Basic skills training on target

31st August 2001 at 01:00
NEW short courses designed to boost the basic skills of seven million "functionally illiterate and innumerate" adults are paying off, the Government claims.

Two-thirds of around 2,000 adults in the first tranche have succeeded with flying colours, removing them from the stigmatised group, say ministers.

But, while welcoming the results of the controversial programme, others have urged caution in attributing too much to the results published this week.

The short courses and tests, recommended following the Claus Moser report, were likened to the "driving test" and sharply criticised as simplistic by many basic skills providers two years ago. But the Government went ahead with them as part of its pledge to cut the number of illiterate and innumerate adults by 750,000 in three years.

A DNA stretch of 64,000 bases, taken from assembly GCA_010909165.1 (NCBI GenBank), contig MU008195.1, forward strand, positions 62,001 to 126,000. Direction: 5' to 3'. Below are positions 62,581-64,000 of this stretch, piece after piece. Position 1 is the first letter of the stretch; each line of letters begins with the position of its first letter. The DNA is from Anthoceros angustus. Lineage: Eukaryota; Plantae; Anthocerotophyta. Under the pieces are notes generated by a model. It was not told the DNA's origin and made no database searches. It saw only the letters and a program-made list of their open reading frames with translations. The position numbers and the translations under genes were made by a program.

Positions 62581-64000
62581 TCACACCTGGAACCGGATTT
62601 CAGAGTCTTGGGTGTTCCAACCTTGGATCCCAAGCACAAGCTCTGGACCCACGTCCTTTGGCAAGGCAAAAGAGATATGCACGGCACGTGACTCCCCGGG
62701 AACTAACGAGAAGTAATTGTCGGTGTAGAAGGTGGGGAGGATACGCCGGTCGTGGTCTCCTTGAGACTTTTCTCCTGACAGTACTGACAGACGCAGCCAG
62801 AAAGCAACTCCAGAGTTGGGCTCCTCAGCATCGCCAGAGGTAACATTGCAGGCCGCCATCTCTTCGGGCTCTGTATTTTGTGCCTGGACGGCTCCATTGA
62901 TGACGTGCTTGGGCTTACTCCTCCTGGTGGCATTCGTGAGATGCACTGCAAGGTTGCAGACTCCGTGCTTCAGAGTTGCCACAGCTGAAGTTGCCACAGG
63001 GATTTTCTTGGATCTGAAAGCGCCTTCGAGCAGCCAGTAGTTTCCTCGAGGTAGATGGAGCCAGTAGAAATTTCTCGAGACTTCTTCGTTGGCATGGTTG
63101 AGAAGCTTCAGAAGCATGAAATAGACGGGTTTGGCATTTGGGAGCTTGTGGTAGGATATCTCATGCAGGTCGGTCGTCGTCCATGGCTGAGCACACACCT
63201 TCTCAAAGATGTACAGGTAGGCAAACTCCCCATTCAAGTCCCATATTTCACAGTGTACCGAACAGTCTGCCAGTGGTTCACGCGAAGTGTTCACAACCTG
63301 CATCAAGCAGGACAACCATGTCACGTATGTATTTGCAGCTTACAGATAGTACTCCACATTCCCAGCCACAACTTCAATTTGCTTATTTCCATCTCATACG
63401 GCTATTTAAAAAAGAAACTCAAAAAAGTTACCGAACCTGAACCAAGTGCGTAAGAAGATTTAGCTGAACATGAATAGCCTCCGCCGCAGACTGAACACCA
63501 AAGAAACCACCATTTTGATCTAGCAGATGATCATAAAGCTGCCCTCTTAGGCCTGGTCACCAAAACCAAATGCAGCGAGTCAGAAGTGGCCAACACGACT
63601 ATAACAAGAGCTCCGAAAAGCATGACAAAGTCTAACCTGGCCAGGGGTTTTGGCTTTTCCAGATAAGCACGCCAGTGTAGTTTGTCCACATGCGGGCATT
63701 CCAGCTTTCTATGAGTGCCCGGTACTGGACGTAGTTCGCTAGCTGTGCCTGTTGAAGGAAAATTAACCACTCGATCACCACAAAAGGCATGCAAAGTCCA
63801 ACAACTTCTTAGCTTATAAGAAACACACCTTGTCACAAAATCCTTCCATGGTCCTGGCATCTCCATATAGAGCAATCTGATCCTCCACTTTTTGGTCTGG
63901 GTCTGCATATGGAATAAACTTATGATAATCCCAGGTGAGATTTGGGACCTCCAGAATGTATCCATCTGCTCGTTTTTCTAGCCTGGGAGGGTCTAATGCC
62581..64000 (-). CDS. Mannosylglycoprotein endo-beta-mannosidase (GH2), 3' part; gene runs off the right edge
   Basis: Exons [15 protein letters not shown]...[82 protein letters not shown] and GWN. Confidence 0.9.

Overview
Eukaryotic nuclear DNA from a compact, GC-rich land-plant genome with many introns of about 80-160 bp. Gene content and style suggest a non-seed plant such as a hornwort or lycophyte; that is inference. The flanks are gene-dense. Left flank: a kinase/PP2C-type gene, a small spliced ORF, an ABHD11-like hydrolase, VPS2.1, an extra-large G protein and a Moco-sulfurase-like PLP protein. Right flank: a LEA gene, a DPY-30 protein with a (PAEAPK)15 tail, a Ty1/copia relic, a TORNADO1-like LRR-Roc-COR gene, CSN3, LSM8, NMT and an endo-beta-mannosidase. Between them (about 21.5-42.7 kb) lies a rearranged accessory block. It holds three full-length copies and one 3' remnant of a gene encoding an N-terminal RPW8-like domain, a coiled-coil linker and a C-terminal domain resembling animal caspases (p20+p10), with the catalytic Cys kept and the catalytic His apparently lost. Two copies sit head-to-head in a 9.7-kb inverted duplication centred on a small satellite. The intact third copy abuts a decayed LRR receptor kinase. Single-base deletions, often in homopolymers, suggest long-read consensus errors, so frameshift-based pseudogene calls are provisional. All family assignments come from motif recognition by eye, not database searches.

Four tests at levels 1 and 2 (equivalent to GCSE D-G) are administered by City amp; Guilds and Oxford Cambridge and RSA Examinations. The Department for Education and Skills says 1,251 of 1,915 who took the tests have passed and are no longer among the seven million people thought to lack basic skills.

"The success rate was around 65 per cent, which is a fantastic effort," said Estelle Morris, the Education Secretary. "The results show that, where adults are given the opportunity to learn literacy and numeracy skills, they can get on and improve their lives."

The literacy test pass rates were 64.4 per cent at level one and 63.8 per cent at level two. In numeracy they were 70.5 per cent at level one and 55 per cent at level two.

The figures should be treated with caution, according to Paul Convery, director of the Centre for Economic and Social Inclusion, especially as not all the people who took the tests had their basic skills levels assessed before training took place.

He says more thorough monitoring is needed of people's ability levels so the Government can assess whether the tuition is proving good value for money.

"One should not be simply looking at how many people are at a particular level," he said. "You need to know what distance they have travelled."

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